Kristin Chenoweth on Why She's Bringing the Story of Tammy Faye Bakker to the Stage | Playbill

Film & TV News Kristin Chenoweth on Why She's Bringing the Story of Tammy Faye Bakker to the Stage Watch a clip from the Wicked star's upcoming appearance on ABC's 20/20.

See Broadway star Kristin Chenoweth speak to her personal connection with the late infamous televangelist Tammy Faye Messner, formerly Bakker—and why she wants to bring her life to Broadway—in the video above, a highlight from a new episode of 20/20 that re-examines the story of Messner and her once-husband Jim Bakker. The episode is set to air January 18 on ABC.

Chenoweth, a Tony winner for her performance as Sally Brown in You're a Good Man, Charlie Brown and star of such Broadway musicals as Wicked, On the Twentieth Century, and Promises, Promises, has been developing a biomusical inspired by Messner's life for almost a decade, with the intention of starring as Messner.

"I think she's a rich, interesting character. And when I say character, that's exactly what I mean," the Tony and Emmy winner says. "I think there are things to learn from her. As a person of faith myself, I can appreciate where it began for her and where her heart was."

A 2011 reading of the work featured a score by Dreamgirls composer Henry Krieger and book by Australian playwright Anthony Crowley. The cast, led by Chenoweth, also included Hunter Foster and Nancy Opel.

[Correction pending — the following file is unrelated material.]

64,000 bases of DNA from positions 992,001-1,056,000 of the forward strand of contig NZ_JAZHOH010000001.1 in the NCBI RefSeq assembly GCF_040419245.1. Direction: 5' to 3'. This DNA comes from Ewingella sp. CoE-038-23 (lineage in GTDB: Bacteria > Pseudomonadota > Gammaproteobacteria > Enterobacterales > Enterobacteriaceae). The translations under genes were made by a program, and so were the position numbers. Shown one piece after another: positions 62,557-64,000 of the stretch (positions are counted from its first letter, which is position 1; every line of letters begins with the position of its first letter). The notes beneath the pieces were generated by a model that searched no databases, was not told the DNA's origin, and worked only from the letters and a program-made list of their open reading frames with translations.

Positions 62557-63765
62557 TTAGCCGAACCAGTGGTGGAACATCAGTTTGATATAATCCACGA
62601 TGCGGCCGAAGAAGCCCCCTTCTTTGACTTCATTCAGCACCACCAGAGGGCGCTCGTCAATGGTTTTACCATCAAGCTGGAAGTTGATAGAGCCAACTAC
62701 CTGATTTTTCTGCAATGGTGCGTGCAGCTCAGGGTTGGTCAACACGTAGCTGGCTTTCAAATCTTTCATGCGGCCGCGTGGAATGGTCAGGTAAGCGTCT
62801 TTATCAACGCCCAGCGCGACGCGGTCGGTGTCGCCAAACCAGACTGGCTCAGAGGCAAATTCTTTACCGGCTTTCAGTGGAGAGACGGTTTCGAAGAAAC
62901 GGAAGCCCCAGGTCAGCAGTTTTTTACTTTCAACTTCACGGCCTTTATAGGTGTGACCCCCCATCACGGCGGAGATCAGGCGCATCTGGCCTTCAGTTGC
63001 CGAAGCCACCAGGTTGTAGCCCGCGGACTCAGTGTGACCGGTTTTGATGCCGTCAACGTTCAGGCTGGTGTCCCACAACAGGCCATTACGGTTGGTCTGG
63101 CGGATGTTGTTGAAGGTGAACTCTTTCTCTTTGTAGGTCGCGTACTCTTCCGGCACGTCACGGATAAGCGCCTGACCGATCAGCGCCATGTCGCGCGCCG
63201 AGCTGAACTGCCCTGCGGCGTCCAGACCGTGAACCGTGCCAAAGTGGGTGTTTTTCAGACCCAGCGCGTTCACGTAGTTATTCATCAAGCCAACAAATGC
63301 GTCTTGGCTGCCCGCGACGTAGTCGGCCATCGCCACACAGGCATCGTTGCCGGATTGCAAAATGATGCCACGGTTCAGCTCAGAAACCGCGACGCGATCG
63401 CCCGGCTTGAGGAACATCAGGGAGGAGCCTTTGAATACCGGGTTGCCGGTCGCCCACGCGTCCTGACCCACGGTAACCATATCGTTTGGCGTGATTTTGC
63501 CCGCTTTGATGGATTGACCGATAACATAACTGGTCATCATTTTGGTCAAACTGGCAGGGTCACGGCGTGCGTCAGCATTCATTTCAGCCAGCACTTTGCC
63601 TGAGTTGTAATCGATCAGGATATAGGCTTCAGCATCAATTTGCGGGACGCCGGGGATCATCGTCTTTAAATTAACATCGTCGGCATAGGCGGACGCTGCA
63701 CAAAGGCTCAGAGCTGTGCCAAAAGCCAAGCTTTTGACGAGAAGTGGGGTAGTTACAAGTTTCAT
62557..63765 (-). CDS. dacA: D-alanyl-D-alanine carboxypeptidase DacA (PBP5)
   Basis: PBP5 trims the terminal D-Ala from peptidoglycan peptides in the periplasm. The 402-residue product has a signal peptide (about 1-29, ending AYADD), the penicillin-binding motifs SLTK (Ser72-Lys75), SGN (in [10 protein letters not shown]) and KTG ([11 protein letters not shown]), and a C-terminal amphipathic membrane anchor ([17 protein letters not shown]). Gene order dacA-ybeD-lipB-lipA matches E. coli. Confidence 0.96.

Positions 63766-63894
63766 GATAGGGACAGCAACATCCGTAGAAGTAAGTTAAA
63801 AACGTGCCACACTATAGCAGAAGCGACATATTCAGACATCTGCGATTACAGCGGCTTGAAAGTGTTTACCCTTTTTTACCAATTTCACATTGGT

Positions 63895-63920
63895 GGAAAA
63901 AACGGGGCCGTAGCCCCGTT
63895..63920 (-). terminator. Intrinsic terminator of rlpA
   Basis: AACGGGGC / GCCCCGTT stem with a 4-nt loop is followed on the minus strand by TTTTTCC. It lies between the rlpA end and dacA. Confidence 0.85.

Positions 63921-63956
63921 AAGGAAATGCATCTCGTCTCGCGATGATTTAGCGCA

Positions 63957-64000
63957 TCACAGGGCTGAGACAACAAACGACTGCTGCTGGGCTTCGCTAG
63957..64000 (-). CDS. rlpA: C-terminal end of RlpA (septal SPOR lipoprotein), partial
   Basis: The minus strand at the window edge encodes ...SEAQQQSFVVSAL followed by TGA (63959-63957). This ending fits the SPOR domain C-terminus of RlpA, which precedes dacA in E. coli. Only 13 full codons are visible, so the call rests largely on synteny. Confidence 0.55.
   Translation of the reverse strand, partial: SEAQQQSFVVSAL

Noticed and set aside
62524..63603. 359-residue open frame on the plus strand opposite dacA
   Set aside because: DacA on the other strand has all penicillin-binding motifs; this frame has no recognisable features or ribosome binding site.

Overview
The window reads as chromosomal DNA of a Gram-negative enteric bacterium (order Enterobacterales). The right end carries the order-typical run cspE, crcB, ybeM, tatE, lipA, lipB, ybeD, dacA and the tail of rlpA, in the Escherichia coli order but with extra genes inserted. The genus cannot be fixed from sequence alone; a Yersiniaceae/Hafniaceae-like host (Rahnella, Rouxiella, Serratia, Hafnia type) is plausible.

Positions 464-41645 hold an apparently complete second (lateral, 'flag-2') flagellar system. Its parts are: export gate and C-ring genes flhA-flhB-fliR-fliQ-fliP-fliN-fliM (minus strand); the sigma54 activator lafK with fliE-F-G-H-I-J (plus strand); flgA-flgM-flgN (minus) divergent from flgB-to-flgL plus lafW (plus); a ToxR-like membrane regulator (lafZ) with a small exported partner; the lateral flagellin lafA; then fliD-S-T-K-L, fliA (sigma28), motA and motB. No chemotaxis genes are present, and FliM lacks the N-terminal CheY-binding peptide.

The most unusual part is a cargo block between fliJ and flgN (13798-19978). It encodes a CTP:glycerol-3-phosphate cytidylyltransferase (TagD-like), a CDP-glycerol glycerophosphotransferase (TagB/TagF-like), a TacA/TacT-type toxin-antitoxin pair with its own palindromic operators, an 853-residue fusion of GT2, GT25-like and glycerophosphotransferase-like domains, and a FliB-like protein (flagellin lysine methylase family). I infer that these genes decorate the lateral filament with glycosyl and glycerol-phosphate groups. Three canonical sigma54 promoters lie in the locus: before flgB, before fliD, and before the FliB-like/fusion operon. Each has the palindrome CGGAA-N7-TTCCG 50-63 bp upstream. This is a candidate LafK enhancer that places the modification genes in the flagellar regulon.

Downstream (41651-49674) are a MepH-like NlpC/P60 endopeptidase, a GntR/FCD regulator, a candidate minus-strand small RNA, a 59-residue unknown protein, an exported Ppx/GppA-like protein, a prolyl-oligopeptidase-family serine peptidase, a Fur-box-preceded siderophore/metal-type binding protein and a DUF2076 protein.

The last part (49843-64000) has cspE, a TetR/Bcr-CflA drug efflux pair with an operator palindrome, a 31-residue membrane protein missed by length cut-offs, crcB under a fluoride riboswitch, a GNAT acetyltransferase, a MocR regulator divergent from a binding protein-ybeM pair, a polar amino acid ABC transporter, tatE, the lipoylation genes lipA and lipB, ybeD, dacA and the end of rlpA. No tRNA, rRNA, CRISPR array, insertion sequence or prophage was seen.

Bakker and Messner, who rose to prominence as the husband and wife televangelist hosts of TV's Praise the Lord Club from 1974 through 1987, were embroiled in a scandal that made national headlines when Bakker was accused of sexual assault and financial fraud involving hush money paid to his alleged victim. Messner famously stood by Bakker's side throughout the majority of the scandal, divorcing him years after Bakker was sentenced to 45 years in prison on 24 counts of fraud. She would go on to marry Roe Messner, who was himself convicted of bankruptcy fraud in 1996.

Despite her conservative Christian background and image, Messner became an unlikely gay icon later in her career. Messner had urged viewers to embrace and show compassion to AIDS patients as early as her time on Praise the Lord Club at the height of the epidemic, and went on to appear in many gay pride parades alongside such queer figures as Bruce Vilanch and Lady Bunny. RuPaul, a vocal fan of Messner, narrated the 1999 documentary on her life, The Eyes of Tammy Faye.

Chenoweth is also attached to a musical adaptation of the 1992 comedy Death Becomes Her, in which she would star as Madeline (originated on screen by Meryl Streep).

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